Math mastery. Not only do the numbers in each row and column add up to 260, but so do the numbers in each of the color-coded "bent columns." The color coding can be slid left or right, and the same magic occurs.

Number Fun With Ben

Benjamin Franklin is well known for such practical inventions as bifocals and the lightning rod. Often overlooked are his purely mathematical creations. Researchers have just discovered several new demonstrations of Franklin's love for numbers.

The ever-busy Franklin spent idle time concocting "magic" squares and circles: geometric arrangements of numbers with many ways of getting the same sum. He once told a friend he could fill in the numbers "as fast as I could write them." But he published just three examples, two squares and a circle, which have long been in the mathematical literature.

Now Paul Pasles, a number theorist at Villanova University in Philadelphia, has brought to light four more. He found three squares, with 4, 6, and 8 numbers to a side, in the 35-volume Papers of Benjamin Franklin, which began publication in 1959. And he uncovered a 16 x 16 monster in the library of the Royal Society in London, in a facsimile of a letter Franklin wrote in 1765. "They didn't know they had it!" he says. It will appear for the first time in the June/July issue of the American Mathematical Monthly.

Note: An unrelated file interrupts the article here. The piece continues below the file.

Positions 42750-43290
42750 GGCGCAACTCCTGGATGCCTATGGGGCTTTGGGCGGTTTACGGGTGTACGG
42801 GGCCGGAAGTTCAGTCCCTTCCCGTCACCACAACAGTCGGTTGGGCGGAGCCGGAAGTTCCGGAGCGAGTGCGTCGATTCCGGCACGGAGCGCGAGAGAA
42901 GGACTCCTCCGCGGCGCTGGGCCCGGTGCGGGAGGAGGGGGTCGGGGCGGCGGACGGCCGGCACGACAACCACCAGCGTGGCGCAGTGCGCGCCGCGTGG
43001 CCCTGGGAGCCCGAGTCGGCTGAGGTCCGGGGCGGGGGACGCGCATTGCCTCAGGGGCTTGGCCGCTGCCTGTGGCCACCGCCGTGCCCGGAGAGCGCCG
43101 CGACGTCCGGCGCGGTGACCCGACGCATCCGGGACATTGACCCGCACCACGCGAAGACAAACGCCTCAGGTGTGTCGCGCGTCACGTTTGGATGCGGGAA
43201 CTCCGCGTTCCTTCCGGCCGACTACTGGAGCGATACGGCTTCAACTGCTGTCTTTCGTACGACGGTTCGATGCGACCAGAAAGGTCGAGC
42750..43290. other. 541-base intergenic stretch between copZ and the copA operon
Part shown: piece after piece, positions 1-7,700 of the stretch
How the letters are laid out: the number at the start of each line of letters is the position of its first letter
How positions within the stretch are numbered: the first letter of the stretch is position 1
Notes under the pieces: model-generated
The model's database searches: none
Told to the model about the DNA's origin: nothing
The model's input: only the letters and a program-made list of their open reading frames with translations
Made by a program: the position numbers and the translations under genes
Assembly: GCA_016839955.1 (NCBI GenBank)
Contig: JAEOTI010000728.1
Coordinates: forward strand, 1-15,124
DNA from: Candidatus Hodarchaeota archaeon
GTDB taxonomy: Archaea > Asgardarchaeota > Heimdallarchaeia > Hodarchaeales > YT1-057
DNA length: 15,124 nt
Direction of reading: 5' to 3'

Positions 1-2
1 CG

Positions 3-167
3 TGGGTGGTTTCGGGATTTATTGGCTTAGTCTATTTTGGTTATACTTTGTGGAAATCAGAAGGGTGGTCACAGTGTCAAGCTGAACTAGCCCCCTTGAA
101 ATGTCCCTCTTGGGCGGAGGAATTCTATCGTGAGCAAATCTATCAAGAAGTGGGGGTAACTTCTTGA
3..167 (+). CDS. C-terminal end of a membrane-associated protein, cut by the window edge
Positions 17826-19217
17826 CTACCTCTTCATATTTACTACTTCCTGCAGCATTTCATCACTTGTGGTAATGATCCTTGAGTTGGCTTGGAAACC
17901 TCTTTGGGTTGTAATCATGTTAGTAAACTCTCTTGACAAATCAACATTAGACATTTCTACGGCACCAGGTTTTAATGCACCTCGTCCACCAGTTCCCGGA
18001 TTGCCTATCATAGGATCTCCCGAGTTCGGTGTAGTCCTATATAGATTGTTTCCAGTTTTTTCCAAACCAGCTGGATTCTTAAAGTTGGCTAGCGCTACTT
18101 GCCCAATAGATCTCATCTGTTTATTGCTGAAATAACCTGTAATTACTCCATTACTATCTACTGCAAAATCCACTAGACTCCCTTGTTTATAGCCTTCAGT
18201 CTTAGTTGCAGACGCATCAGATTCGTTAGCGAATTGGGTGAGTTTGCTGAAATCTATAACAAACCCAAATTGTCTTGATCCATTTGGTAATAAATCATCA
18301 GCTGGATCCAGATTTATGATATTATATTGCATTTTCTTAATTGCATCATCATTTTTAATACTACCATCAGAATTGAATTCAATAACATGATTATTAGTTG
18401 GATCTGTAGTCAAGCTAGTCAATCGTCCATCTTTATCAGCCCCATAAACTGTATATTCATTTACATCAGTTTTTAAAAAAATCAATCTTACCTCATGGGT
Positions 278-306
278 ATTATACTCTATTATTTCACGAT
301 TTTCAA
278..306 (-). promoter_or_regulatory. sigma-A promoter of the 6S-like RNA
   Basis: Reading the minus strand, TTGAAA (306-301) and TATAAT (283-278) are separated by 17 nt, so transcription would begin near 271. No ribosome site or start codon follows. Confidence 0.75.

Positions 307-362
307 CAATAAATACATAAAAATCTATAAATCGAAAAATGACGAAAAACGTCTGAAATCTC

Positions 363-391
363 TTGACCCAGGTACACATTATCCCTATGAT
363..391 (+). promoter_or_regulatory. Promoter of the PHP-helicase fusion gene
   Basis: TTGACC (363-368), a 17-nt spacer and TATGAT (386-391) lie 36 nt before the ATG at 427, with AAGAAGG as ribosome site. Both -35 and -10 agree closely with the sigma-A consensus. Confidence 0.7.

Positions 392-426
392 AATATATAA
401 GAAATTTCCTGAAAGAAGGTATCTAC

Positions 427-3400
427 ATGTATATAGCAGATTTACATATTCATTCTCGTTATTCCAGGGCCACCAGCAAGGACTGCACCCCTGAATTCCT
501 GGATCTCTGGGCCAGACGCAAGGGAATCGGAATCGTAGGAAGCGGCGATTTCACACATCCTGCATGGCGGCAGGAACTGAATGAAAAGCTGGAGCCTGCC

The expanded oeuvre shows that Franklin "had at least four different methods" for constructing magic squares, Pasles says. Roughly speaking, there are three mathematical challenges: inventing algorithms to generate the squares; classifying them (there are, for example, 880 possible 4 x 4 squares); and inventing squares with extra magic properties, such as "bent" rows and columns with the same sum (see illustration).

Could there be other squares still buried in Franklin's papers? "No comment," says Pasles. "If there are, I want to be the one to find them."

Related site

Paul Pasles's home page